The numbers are staggering. By the mid-nineteenth century more than seventy-five thousand acres of land were producing rice in the Lowcountry, yielding 160 million pounds. In 1860 the total national crop of rice was 5 million bushels, 3½ million of them grown here in South Carolina. Nathaniel Heyward, the most productive of the rice planters, owned twenty-three hundred slaves. His friend William Aiken had as many as one thousand on his Jehossee Island Plantation alone. Carolina Gold was considered the best rice in the world, demanded by European royalty and Chinese emperors. It was, as Macky Hill says, the caviar of the early nineteenth century. And he should know: He is a passionate historian and his family owns Middleburg Plantation, where the ruins of the first commercial rice mill still stand on an old rice dike on the banks of the Cooper River and where the lovely old house—the oldest wooden house in South Carolina—stands as the lonely prototype for the distinctive Charleston “single house.”
I know people in the Lowcountry who eat rice—or grits—twice a day. And in the days of the rice plantations, either rice or hominy was served in one form or another at every meal. The Lowcountry was rice. And while early Carolina cookbooks are filled with recipes for rice—always Carolina Gold—no one had a clue as to how this inimitable variety tasted until Richard and Patricia Schulze started growing it again at their Turnbridge Plantation just inside the state line near Savannah, Georgia, a few years ago.
Carolina Gold is fragile. It was often broken in the hulling process, as it is today in the Schulzes’ hundred-year-old machine. Its flavor is delicate as well, a buttery, almost creamy rice that stands deliciously on its own. The old cookbooks tell us to wash the rice, boil it in three times the amount of water for ten minutes, then pour off the water and let it steam over a very slow fire for another fifteen minutes. In Charleston today most people have in their kitchens what is called a “Charleston rice steamer” in which the rice cooks in an equal amount of water in a double boiler modified with steam vents. Unfortunately, most of these steamers are made of aluminum, with questionable side effects, and the two biggest manufacturers have discontinued the product. In the steamer, perfect rice cookery is effortless: after twenty minutes over a flame the grains have absorbed all of the water and much of the steam and need only be fluffed lightly with a fork before being served. You can rig a steamer on your own, using a wok, a heatproof mixing bowl, and a Chinese bamboo steamer: Put an inch or two of water in the bottom of the wok. Equal parts of rice and water are added to the mixing bowl and placed on the steamer rack in the wok, then the entire affair is covered with a domed wok lid. But perfect rice cookery is a simple affair in a pot with a tight-fitting lid as well.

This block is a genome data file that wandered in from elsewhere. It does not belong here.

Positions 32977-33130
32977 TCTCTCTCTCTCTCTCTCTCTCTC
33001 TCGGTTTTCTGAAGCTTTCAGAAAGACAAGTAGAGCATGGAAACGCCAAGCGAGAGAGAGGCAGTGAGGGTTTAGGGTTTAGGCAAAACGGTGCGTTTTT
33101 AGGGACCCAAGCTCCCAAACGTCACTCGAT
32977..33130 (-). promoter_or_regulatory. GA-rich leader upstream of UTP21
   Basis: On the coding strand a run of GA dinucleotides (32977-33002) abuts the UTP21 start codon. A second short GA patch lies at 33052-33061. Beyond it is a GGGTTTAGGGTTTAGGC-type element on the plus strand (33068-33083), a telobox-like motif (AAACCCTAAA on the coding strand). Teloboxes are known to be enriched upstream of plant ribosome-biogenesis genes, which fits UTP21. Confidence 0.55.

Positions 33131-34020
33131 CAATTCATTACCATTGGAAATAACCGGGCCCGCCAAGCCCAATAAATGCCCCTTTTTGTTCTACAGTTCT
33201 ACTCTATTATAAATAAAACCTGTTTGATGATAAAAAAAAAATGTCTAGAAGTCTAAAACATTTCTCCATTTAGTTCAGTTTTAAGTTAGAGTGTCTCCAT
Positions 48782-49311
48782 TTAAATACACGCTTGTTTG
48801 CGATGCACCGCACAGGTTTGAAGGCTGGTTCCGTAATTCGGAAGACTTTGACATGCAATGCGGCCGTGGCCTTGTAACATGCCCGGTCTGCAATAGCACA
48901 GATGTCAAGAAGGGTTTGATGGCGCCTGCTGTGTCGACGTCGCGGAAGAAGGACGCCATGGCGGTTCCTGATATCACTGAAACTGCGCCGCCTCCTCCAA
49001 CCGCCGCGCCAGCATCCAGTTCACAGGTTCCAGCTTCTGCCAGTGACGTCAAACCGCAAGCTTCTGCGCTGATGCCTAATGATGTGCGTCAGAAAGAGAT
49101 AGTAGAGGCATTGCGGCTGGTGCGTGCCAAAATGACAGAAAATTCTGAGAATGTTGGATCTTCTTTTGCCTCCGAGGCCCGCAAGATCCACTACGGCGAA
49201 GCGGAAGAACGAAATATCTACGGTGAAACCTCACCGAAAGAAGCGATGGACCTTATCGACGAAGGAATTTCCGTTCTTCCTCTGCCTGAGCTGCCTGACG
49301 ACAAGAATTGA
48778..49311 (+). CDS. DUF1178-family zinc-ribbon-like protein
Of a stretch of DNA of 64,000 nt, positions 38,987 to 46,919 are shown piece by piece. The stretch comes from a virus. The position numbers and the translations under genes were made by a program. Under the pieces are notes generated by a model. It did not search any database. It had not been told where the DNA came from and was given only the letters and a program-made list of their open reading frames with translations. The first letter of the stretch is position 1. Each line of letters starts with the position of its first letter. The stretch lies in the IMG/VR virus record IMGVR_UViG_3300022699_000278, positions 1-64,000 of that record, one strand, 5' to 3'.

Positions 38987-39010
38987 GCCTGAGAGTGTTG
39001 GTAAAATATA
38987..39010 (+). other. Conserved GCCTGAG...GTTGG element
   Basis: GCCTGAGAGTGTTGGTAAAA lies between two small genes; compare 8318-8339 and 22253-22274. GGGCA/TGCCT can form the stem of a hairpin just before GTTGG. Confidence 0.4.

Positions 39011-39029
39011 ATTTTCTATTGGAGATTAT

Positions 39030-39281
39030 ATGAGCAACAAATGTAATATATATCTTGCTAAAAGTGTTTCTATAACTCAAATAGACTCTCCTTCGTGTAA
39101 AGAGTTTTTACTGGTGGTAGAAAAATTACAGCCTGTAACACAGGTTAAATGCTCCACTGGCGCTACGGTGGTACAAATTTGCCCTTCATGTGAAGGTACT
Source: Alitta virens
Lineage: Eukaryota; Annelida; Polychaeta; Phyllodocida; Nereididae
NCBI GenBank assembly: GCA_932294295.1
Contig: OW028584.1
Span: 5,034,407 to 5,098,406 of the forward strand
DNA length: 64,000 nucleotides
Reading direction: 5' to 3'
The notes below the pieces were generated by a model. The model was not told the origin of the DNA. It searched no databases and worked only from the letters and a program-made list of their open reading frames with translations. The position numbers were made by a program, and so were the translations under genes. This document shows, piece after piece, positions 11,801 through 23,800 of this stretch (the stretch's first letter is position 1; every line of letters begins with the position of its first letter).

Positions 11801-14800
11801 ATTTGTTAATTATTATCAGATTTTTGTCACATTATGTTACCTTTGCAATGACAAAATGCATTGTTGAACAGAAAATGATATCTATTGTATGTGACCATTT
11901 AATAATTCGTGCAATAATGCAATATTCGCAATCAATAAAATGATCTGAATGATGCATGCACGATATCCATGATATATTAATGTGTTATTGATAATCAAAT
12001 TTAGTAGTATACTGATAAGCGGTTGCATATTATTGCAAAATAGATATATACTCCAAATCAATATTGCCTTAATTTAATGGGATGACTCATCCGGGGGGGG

Verta Grosvenor, with roots in the Lowcountry, tells in Vibration Cooking how she prided herself as a child on her rice cookery: “I was sixteen years old before I knew that everyone didn’t eat rice everyday. Us being geechees, we had rice everyday. When you said what you were eating for dinner, you always assumed that rice was there. That was one of my jobs, too. To cook the rice. ... I could cook it till every grain stood by itself.”
Use one part rice to 2 parts water. Always use cold water. . . . Soon as it comes to a boil you turn it to a simmer and you cover it with a tight cover. Let it cook for exactly 13 minutes and then cut it off. Let it stand for 12 minutes before serving.
Plain steamed rice invites a host of accompaniments, including okra and tomatoes, Sieva beans, field peas, gravies, and gumbos. In The Carolina Housewife there appear more than thirty rice breads and several entries under the heading “Vegetables.”
© 1992 All rights reserved. Published by UNC Press.